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Dell Execs: Strong Server, Networking Demand Provided Company with a Q3 Lift

Strong demand for servers and networking in the Dell EMC/Infrastructure Solutions Group (ISG) helped Dell Technologies report stronger results for its third quarter (ended Nov. 3) than it did a year ago, according to company executives.

“Overall, I was pleased with the third quarter results and the momentum we’re seeing in the business,” CFO Tom Sweet said Dec. 7 on an earnings call. Dell EMC’s performance was driven by servers and networking, he told analysts, noting servers “delivered its second-consecutive quarter of record revenue, with double-digit growth from both PowerEdge and cloud servers on strong demand.”

The company “delivered solid unit performance while also seeing expansion of server” average selling prices, he said.

Dell EMC revenue inched up 2% from a year ago, to $7.5 billion. Servers and networking revenue soared 32% from a year ago and 3 percent from the second quarter this year to $3.9 billion. But storage revenue remained flat at $3.7 billion, hurt by “softness in traditional storage,” Sweet said.

Orders were up in the “high single digits” from last year overall in Dell EMC, Jeff Clarke, vice chairman of products and operations, told analysts, adding: “We outgrew the market in units and revenue for both the mainstream and hyperscale markets, and we are a worldwide leader for servers based on both units and revenue.”

Other key Dell EMC highlights for the quarter, the company said in an earnings news release, were: record revenue and double-digit growth in servers for the second-straight quarter; triple-digit growth in the hyperconverged portfolio, led by VxRail; and double-digit demand growth for Isilon scale-out Network Attached Storage (NAS) and all-flash arrays.

Total Dell Technologies Q3 revenue grew 21% from a year ago, to $19.6 billion and its loss from continuing operations narrowed to $941 million from $1.6 billion.

The company’s Client Solutions Group (CSG) continued to outperform the market globally as unit sales inched up 1% and “the overall PC market moved back to positive year-over-year unit growth,” Clarke said, citing IDC data. The company delivered “above-market growth” in desktops and the commercial segment of the market, he said.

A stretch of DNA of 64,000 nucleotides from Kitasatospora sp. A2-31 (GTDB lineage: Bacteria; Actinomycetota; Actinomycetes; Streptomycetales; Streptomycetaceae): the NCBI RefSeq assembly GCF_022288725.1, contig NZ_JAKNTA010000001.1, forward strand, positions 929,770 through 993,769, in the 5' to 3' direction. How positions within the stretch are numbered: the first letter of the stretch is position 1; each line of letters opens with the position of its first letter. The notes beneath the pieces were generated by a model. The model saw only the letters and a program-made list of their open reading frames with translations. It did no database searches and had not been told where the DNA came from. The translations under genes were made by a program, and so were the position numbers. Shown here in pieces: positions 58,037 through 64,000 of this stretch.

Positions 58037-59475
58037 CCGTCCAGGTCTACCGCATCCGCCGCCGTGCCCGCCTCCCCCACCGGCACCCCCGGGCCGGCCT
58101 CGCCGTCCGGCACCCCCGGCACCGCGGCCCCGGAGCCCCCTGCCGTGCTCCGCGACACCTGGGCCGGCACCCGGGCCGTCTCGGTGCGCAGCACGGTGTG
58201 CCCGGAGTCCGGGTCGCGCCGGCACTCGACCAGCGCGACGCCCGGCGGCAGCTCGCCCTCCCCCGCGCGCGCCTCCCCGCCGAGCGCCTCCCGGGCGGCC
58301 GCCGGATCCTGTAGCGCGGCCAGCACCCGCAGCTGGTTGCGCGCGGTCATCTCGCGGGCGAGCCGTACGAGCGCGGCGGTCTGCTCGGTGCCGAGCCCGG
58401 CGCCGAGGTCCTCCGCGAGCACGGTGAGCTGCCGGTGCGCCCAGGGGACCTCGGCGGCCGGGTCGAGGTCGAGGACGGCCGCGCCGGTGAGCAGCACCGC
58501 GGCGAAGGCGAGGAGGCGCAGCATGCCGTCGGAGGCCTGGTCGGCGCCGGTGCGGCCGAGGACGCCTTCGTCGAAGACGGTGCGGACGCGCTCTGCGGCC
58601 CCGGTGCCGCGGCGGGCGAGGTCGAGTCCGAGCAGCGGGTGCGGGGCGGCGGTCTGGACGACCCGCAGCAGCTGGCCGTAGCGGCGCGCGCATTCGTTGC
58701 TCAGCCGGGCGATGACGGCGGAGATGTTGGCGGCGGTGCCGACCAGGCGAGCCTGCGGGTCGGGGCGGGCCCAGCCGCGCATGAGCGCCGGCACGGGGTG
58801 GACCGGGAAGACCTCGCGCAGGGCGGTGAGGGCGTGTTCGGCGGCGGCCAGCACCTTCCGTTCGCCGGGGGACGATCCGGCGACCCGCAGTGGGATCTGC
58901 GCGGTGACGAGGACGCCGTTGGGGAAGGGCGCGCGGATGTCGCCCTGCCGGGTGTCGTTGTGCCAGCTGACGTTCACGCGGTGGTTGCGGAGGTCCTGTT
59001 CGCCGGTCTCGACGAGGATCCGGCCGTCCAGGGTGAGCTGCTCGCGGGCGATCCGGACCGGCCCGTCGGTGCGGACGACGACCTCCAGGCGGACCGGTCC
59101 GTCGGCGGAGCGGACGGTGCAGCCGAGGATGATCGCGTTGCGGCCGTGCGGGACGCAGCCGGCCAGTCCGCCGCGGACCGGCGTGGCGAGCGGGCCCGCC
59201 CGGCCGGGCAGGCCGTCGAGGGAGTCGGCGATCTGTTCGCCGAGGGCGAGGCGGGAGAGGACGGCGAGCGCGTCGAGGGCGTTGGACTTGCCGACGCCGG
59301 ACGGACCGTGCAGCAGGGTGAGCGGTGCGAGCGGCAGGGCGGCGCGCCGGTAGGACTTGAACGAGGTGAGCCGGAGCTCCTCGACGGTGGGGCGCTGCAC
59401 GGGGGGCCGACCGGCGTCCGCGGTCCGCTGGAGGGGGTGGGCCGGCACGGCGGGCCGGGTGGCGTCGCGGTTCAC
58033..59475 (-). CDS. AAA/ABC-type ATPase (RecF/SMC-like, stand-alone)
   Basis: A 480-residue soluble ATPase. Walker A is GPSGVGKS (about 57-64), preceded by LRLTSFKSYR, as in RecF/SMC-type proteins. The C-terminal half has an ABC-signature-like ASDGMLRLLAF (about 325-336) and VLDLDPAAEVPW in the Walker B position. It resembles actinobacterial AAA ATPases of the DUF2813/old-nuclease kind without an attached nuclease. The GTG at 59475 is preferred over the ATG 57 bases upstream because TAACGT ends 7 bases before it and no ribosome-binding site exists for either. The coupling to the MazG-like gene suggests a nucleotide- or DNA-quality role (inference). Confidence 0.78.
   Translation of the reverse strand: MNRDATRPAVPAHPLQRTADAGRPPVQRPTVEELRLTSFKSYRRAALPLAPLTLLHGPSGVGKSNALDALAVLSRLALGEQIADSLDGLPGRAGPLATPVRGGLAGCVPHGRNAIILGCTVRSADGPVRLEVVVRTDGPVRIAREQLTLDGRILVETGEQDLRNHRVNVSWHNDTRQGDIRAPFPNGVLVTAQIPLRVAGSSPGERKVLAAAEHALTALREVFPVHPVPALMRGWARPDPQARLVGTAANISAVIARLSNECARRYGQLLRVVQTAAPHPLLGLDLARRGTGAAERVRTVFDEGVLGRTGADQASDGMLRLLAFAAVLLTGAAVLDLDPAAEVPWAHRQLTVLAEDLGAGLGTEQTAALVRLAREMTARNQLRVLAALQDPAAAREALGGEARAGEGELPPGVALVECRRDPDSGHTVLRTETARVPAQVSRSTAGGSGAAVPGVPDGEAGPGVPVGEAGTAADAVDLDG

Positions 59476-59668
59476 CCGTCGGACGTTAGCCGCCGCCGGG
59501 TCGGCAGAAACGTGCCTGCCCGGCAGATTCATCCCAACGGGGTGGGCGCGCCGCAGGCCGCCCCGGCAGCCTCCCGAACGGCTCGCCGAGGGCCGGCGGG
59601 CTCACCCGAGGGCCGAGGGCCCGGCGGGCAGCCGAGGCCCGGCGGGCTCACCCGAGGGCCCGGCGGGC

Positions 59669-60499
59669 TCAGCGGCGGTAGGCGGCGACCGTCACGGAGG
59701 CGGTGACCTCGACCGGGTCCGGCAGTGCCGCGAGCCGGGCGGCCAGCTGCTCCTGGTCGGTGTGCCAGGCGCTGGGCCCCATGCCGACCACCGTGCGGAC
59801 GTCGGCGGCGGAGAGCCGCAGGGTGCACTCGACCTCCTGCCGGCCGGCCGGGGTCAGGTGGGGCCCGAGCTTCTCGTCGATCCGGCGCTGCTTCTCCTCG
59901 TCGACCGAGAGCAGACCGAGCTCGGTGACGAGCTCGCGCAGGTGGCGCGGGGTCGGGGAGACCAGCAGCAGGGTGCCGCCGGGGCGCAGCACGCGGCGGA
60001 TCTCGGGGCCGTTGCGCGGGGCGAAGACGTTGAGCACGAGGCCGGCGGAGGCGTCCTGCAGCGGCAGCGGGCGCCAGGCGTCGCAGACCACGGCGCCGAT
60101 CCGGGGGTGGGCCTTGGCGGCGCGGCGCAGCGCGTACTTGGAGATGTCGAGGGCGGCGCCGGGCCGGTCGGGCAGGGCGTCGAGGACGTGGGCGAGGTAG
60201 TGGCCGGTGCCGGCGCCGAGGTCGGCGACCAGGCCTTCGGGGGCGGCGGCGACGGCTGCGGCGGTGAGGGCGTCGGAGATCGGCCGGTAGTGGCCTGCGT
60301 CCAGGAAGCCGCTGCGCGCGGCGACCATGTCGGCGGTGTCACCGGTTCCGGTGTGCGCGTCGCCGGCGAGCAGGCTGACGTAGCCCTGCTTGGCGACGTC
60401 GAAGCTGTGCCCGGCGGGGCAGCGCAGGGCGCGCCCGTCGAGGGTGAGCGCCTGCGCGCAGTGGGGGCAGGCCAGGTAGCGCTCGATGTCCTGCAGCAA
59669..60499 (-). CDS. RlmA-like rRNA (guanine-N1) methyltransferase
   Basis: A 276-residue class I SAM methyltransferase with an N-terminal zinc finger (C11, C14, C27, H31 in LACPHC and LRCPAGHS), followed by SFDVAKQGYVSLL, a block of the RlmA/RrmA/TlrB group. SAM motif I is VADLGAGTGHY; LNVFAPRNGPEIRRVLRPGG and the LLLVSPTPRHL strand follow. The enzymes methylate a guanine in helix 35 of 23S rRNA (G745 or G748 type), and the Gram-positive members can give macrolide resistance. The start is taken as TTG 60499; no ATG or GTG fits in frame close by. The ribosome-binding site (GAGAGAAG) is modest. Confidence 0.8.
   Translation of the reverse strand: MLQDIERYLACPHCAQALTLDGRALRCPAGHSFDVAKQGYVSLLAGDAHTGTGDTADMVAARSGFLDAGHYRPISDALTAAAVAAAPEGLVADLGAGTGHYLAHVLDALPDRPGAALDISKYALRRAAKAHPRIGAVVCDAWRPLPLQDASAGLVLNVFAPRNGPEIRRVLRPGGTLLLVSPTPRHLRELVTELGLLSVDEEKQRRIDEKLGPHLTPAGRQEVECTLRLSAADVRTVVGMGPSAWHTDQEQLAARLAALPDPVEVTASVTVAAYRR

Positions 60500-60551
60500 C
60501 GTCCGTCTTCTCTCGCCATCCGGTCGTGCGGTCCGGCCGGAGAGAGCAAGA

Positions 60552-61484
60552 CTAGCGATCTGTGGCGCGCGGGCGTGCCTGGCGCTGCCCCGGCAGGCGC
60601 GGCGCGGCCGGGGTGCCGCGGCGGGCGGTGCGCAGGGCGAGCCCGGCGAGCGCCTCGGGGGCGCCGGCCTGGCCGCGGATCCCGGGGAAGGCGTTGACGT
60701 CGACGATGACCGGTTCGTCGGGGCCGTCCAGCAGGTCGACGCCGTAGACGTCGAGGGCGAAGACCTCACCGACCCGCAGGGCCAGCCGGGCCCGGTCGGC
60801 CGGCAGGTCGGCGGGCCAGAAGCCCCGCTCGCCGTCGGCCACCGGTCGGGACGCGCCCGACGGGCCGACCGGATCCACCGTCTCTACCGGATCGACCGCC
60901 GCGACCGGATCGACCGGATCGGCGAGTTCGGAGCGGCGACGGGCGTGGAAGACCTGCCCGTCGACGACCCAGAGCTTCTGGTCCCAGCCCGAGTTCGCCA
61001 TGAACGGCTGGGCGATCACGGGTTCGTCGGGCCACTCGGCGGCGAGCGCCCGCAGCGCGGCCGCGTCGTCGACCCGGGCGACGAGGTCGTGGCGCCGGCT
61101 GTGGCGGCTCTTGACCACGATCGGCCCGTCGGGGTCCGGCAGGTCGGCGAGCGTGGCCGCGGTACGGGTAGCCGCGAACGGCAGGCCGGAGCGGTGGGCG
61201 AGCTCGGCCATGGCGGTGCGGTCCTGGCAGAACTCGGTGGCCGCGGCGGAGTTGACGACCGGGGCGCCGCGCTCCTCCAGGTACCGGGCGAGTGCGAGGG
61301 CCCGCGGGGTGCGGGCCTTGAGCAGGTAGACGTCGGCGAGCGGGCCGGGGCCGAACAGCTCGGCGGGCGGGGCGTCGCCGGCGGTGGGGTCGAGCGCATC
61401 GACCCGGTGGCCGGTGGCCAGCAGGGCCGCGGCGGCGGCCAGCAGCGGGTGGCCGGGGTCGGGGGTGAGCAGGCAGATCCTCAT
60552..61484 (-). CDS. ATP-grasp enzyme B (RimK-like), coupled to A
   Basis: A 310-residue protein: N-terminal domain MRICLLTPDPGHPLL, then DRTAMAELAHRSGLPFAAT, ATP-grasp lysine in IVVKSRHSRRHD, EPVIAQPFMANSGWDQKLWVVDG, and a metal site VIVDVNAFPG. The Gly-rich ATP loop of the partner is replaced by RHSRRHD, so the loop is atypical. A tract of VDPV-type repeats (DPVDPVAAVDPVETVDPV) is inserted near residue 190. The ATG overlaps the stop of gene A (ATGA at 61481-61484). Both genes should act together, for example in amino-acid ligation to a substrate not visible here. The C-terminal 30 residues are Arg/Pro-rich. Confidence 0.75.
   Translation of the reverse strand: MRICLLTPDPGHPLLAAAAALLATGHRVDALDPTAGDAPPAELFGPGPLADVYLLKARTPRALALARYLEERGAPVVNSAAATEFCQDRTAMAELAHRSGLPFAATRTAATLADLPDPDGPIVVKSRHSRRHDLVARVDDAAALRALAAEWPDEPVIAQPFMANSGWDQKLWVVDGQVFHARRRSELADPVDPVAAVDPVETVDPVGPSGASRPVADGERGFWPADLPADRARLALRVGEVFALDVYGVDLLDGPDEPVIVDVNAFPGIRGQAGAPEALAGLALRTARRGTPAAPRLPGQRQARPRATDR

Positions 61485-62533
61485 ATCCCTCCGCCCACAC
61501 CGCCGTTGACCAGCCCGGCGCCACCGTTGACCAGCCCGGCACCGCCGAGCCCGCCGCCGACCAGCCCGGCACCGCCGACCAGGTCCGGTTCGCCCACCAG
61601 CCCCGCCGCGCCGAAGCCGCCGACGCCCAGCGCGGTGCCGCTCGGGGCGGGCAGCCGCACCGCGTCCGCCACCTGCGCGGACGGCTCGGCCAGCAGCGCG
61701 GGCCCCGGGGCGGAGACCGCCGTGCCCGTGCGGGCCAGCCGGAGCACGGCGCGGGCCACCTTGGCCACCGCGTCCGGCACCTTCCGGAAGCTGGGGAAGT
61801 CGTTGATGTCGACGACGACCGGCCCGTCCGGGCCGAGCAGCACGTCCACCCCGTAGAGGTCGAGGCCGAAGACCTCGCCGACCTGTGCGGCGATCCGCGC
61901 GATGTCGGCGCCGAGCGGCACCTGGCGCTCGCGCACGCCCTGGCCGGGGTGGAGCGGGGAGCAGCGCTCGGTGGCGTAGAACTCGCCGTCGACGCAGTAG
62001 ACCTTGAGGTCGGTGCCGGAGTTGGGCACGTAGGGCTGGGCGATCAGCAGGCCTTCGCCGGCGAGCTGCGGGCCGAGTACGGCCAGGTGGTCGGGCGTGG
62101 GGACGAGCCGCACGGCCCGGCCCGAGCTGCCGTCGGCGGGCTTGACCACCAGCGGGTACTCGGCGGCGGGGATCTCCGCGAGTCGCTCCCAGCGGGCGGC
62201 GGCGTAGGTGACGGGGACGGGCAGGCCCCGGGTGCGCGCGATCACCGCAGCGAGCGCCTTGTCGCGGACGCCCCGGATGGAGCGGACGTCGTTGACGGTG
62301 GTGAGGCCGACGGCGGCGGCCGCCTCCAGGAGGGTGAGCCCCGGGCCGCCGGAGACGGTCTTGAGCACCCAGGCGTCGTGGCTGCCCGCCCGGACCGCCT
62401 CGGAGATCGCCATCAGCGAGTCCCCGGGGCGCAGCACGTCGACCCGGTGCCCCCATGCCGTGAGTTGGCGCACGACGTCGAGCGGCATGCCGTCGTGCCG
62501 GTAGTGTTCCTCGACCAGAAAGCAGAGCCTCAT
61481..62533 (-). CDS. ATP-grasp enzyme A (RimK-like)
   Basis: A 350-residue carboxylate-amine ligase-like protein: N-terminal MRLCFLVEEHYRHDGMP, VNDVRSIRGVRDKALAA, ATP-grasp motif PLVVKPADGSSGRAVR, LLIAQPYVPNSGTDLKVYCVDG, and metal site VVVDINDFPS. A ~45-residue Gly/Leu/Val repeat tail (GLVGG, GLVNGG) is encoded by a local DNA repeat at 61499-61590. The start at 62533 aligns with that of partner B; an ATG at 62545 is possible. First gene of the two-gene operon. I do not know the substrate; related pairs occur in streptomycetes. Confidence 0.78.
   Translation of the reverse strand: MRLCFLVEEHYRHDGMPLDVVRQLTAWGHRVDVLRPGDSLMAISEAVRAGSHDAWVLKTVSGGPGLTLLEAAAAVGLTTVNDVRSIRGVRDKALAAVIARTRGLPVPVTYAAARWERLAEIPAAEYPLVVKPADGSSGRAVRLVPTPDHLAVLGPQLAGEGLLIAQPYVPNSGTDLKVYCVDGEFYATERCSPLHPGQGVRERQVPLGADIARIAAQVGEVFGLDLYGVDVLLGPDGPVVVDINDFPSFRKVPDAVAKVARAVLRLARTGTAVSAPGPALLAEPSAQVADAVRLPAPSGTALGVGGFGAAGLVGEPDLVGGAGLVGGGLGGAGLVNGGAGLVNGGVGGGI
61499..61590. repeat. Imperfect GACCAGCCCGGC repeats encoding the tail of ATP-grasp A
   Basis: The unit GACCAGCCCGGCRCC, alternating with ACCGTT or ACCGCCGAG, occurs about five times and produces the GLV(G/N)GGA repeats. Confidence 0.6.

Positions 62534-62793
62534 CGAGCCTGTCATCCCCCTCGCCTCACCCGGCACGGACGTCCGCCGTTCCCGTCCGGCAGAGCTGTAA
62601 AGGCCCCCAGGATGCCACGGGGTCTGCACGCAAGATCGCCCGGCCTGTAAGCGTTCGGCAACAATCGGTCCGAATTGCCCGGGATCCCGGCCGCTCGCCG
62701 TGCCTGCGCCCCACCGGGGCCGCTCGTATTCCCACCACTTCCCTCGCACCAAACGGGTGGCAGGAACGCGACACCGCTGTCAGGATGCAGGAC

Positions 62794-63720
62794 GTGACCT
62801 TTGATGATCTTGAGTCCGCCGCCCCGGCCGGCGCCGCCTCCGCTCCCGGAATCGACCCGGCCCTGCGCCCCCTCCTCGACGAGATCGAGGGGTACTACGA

CSG revenue grew 8% from a year ago, to $10 billion, with operating income increasing 6% to $672 million. Commercial revenue grew 8% behind strength in notebooks, workstations, displays and attached services, Sweet said. Consumer revenue grew 10% behind “growth in notebooks and the benefits of our investments in gaming and our consumer and small business key country expansion program,” he said. Its investments in gaming during the quarter included a new mainstreaming gaming laptop and gaming desktop, as well as an Alienware 34-inch curved display, Clarke pointed out.

The company saw double-digit revenue growth in notebooks for both commercial and consumer in the quarter and was the No. 1 display provider globally for the 17th-straight quarter, it said. Q3 also marked the 19th-straight quarter of year-over-year PC unit share growth for the company and it was the No. 1 workstation vendor globally, outperforming the industry and seeing positive growth in every major region, it said.

Among other challenges the company faces is that “it’s been an unprecedented year of inflationary memory pricing and we believe memory will continue to be a slowly moderating headwind through the first half of next year,” Clarke said.

The company, meanwhile, continued to work on improving its storage business “velocity,” Sweet told analysts. But “while we have begun to see some progress, we believe this will be a gradual recovery over the coming quarters as we ramp go-to-market resources and introduce new and innovative product features,” he said.